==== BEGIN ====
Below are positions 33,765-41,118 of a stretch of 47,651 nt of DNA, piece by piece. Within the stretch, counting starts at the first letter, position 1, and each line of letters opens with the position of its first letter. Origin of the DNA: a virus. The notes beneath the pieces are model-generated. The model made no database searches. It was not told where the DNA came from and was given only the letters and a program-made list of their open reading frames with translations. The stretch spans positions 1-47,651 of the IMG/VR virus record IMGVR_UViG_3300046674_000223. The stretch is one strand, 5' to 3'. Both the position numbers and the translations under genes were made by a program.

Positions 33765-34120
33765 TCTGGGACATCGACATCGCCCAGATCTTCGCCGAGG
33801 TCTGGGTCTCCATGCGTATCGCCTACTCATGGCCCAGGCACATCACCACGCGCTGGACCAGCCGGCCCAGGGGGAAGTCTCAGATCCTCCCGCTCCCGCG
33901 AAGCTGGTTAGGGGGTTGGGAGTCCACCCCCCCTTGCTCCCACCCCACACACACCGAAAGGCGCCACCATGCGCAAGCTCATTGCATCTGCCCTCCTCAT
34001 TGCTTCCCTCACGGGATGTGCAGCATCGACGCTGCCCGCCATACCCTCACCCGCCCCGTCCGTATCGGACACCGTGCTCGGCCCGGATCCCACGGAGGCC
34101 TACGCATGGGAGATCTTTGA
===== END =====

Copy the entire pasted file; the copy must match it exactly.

Below are positions 33,765-41,118 of a stretch of 47,651 nt of DNA, piece by piece. Within the stretch, counting starts at the first letter, position 1, and each line of letters opens with the position of its first letter. Origin of the DNA: a virus. The notes beneath the pieces are model-generated. The model made no database searches. It was not told where the DNA came from and was given only the letters and a program-made list of their open reading frames with translations. The stretch spans positions 1-47,651 of the IMG/VR virus record IMGVR_UViG_3300046674_000223. The stretch is one strand, 5' to 3'. Both the position numbers and the translations under genes were made by a program.

Positions 33765-34120
33765 TCTGGGACATCGACATCGCCCAGATCTTCGCCGAGG
33801 TCTGGGTCTCCATGCGTATCGCCTACTCATGGCCCAGGCACATCACCACGCGCTGGACCAGCCGGCCCAGGGGGAAGTCTCAGATCCTCCCGCTCCCGCG
33901 AAGCTGGTTAGGGGGTTGGGAGTCCACCCCCCCTTGCTCCCACCCCACACACACCGAAAGGCGCCACCATGCGCAAGCTCATTGCATCTGCCCTCCTCAT
34001 TGCTTCCCTCACGGGATGTGCAGCATCGACGCTGCCCGCCATACCCTCACCCGCCCCGTCCGTATCGGACACCGTGCTCGGCCCGGATCCCACGGAGGCC
34101 TACGCATGGGAGATCTTTGA